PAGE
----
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Can cash transfers help children stay healthy (English)

Societies have a stake in ensuring that their youngest populations receive regular health check-ups and proper medical care when needed. Children whose health is protected and nurtured have a better chance of enrolling in school, learning, and growing to be healthy and productive adults, which in turns helps a country's development. So how can policymakers and development experts promote this? Increasingly, cash transfers are being used to encourage families to take basic preventive care measures, including regular health care visits for babies and young children and enrolling children in school. The transfers may be conditional, meaning families get the money if they take children for regular check-ups or enroll them in school; or they can be unconditional, in which case families receive the money without any strings attached, under the assumption that the extra cash will give parents the financial flexibility to ensure proper health visits and schooling. Cash transfers are being used across the world to encourage better use of education and health services by offering economic incentives that can significantly boost the incomes of poor households. Transfer programs can be conditional or unconditional, and development experts are still evaluating which works best and under what circumstances. Unconditional cash transfers are easier and less expensive to implement, which can make them very cost-effective. This Evidence to Policy note was jointly produced by the World Bank Group, the Strategic Impact Evaluation Fund (SIEF), and the British government's Department for International Development.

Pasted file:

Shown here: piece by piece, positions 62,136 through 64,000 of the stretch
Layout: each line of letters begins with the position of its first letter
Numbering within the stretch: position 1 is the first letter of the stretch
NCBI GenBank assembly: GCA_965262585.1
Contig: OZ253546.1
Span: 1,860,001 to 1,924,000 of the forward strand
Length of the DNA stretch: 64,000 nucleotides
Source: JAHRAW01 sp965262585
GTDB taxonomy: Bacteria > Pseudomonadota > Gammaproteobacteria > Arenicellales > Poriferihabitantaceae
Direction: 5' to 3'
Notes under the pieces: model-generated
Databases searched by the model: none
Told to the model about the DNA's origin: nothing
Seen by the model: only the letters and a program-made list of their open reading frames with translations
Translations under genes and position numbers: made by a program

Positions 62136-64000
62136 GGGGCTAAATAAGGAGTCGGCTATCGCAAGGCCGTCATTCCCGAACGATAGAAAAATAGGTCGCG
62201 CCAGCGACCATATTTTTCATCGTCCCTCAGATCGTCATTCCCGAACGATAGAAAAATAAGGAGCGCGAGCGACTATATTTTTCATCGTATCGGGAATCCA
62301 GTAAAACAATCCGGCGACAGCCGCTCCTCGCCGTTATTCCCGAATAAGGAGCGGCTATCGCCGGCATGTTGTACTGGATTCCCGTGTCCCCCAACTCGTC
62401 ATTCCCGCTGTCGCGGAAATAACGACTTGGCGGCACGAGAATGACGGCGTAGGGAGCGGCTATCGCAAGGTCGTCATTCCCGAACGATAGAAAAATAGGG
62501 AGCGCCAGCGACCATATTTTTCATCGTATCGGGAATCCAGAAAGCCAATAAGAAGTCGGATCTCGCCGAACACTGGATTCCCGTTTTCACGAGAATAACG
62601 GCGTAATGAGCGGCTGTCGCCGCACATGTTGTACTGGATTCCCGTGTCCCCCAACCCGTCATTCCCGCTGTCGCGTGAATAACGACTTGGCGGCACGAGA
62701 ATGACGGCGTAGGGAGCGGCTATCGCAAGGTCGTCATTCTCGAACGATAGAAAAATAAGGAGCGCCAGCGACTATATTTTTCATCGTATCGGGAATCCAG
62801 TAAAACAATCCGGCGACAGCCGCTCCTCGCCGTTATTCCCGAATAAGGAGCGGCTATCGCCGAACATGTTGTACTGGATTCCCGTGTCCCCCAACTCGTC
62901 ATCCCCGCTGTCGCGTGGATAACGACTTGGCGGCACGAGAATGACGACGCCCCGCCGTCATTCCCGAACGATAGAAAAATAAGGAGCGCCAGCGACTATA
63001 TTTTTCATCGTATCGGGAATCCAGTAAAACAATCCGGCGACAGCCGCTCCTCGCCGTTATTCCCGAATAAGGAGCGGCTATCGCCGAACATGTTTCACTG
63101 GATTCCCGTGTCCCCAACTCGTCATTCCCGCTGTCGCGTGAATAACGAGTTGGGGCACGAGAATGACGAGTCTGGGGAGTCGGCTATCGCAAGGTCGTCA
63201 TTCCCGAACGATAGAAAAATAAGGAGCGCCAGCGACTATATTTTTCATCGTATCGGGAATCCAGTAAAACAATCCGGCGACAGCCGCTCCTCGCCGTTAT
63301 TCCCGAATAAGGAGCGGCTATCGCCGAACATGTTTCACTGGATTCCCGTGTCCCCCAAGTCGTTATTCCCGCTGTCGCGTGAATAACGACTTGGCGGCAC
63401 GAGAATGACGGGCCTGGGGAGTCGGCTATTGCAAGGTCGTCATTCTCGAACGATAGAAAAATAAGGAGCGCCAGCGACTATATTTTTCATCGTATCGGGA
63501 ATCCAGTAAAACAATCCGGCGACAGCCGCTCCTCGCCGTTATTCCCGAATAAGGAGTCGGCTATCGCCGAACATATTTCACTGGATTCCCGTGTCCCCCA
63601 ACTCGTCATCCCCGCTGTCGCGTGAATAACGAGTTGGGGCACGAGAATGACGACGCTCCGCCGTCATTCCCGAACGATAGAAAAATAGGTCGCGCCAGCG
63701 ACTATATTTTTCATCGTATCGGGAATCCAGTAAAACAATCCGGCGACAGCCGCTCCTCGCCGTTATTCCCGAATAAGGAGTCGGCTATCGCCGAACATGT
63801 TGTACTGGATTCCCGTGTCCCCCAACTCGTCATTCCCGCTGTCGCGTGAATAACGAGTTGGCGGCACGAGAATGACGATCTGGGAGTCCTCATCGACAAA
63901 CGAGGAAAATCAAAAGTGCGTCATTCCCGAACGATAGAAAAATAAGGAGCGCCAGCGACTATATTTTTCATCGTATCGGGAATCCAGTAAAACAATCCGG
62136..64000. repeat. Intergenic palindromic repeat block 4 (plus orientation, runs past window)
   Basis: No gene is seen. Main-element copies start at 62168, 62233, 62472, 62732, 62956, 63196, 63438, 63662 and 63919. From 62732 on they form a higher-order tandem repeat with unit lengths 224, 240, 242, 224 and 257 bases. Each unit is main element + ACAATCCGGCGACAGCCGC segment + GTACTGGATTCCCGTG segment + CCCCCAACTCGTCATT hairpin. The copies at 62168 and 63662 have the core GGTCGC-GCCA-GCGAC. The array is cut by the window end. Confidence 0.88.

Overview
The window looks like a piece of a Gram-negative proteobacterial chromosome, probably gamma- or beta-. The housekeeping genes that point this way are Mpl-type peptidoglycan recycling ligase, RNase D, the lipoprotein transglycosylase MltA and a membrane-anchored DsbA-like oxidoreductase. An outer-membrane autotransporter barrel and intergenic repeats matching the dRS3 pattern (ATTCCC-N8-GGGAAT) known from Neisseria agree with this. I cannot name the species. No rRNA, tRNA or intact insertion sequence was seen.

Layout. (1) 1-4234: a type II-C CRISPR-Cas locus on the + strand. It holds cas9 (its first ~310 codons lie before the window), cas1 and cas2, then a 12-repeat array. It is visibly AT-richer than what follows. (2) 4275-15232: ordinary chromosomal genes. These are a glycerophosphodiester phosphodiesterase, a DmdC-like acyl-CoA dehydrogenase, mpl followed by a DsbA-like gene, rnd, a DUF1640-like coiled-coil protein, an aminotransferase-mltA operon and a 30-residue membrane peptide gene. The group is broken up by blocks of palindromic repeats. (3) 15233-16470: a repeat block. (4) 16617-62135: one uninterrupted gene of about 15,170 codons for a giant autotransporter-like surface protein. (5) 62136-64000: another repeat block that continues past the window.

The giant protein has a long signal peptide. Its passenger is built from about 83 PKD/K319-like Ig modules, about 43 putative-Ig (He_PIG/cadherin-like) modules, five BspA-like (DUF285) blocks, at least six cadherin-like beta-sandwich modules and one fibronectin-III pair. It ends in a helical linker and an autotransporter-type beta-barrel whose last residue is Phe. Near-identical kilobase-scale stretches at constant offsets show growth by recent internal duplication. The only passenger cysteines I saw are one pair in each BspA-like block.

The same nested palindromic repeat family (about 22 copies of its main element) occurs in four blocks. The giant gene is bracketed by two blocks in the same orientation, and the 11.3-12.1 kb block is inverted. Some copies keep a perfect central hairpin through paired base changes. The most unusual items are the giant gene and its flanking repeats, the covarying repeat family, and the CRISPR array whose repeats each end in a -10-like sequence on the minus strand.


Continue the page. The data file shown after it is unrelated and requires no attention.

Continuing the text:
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Marcus, Aliza [editor] Akresh,Richard De Walque,Damien B. C. M. Kazianga,Harounan

Can cash transfers help children stay healthy (English). From evidence to policy Washington, D.C. : World Bank Group.